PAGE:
Keeping an Asthma Diary
You are the expert on your own asthma. You know better than anyone else how often symptoms bother you and what situations trigger them. Keeping track of your asthma can help your health care provider to understand how your asthma is affecting you. One way to do this is to keep a daily asthma diary.
Why keep a diary?
There are many reasons to keep an asthma diary.1 Having a diary can help you to get the most out of your office visit. You can report the details about your asthma accurately and quickly to your provider. This frees up time to discuss the best treatment plan.
Monitoring a new treatment
After you start or change medications, it is a good idea to see how the new treatment affects your asthma. It can take two weeks before inhaled corticosteroids make a noticeable difference. The frequency of symptoms and nighttime waking are important measures of asthma control. Keeping a diary will help you and your provider know how well controlled your asthma is.
Getting your best peak flow measurement
You can monitor your lung function at home using a peak flow meter. The peak flow meter is a handheld, portable device that measures how well air moves out of your lungs.1 To figure out your best peak flow measurement, you measure twice a day for two to three weeks and record the results in your diary. Your highest measurement is your personal best. Your best peak flow measurements can be used to create a written Asthma Action Plan to manage your asthma.
One way to manage your asthma is to avoid the things that make your asthma worse. There are dozens of potential asthma triggers, making it difficult to sort out which affect you. A diary may help you to find a pattern to your asthma symptoms, which can narrow the list of triggers. You might find a diary helpful if you suspect that your asthma is work-related.
A diary can be helpful when first diagnosing asthma. Your health care provider will want details about symptoms such as coughing, wheezing, or shortness of breath. Your provider will want to know how often you have had those symptoms in the previous two to four weeks.1,2 He or she will ask when you have symptoms most often, for example, at night, in the morning, after being active, or at certain times of year.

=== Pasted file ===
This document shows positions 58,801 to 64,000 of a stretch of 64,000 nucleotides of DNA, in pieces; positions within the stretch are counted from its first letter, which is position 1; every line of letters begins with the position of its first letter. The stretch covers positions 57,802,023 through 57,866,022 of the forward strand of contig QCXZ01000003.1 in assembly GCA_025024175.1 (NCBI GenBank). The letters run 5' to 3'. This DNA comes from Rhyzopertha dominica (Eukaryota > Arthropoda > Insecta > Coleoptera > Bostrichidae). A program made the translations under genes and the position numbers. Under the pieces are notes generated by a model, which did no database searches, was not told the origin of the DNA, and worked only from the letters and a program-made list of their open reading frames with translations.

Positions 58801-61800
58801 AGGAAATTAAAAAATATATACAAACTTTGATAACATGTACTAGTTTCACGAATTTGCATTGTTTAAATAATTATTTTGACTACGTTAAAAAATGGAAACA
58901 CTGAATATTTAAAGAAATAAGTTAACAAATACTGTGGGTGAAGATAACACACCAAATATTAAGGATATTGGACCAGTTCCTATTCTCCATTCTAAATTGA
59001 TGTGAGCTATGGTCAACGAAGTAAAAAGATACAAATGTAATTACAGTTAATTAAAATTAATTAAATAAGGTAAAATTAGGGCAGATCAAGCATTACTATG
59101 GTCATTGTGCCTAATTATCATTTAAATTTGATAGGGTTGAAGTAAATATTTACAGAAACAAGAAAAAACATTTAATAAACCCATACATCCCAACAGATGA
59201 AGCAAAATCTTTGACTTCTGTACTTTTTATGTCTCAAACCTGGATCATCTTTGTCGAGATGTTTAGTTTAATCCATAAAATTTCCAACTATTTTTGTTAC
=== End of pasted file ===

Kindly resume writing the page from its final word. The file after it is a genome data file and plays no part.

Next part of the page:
What should my diary include?
The information that you record will depend on the reason why you are keeping a diary. It should be detailed enough to be helpful. However, if it is too much work, it will be hard to keep up with it.
Things to consider including in your diary are:
- Symptoms: type and time of day
- Peak flow readings (if you are using your peak flow meter)
- Nighttime waking due to asthma
- Medication use, especially your rescue inhaler
- Limitations on your activities because of asthma
You should keep a copy of your written Asthma Action Plan with your diary. Compare your peak flow readings or symptoms with the zones on your plan and take steps as needed.
Consider keeping a current list of all medications in your diary. Some asthma medications interact with other medications or supplements, so it is a good idea to review your medications with your health care provider at each visit.
Symptoms versus peak flow measurements: Which is better for monitoring asthma?
Keeping track of your symptoms or peak flow measurements work equally well for monitoring asthma for most adults.1 For people with more severe asthma, peak flow monitoring may be better. Symptom monitoring may be better than peak flow for children. Symptoms are easier for families to record consistently. You and your health care provider should decide what will work best for you and your family.
What kinds of asthma diaries are there?
Asthma diaries come in many forms. The key is consistency, so you can use whatever works best for you. A simple paper diary can do the trick. Your health care provider may be able to provide you with a blank log to fill out. You also can find many different forms on the internet. Keep the form with your peak flow meter or medications. Alternatively, you can keep in some place you see often, such as the refrigerator or bathroom mirror.
A number of smartphone apps are also available to help with asthma management. Along with a symptom diary, these apps may include medication reminders and peak flow charts. Some allow you to send information to your health care provider.
Do asthma diaries work?
Keeping a diary might improve asthma management. Use of web-based diaries was studied in 228 children and teens from the Netherlands.3 Nearly everyone (89%) completed the diary over the four week study. They compared the diary information with standard questionnaires that measure asthma control and quality of life. The results showed that the online diary was as good as the questionnaires for evaluating symptoms and asthma control.
A diary may help you to notice when your asthma is getting worse and an attack is likely. Nearly 170 participants in one study kept an electronic diary for one year.4 Researchers compared the data in the diaries with the date and frequency of asthma attacks. They found that two simple patterns identified 65% of asthma attacks:
- 20% decrease in peak flow or
- 20% increase in symptoms for two days in a row.
However, not all studies show that diaries improve asthma management.5 One study of 340 children included 86 children who kept a diary. Keeping a diary did not reduce emergency department visits, hospitalizations, or medication use, or improve lung function.
Do you keep a journal or another writing practice to manage your asthma?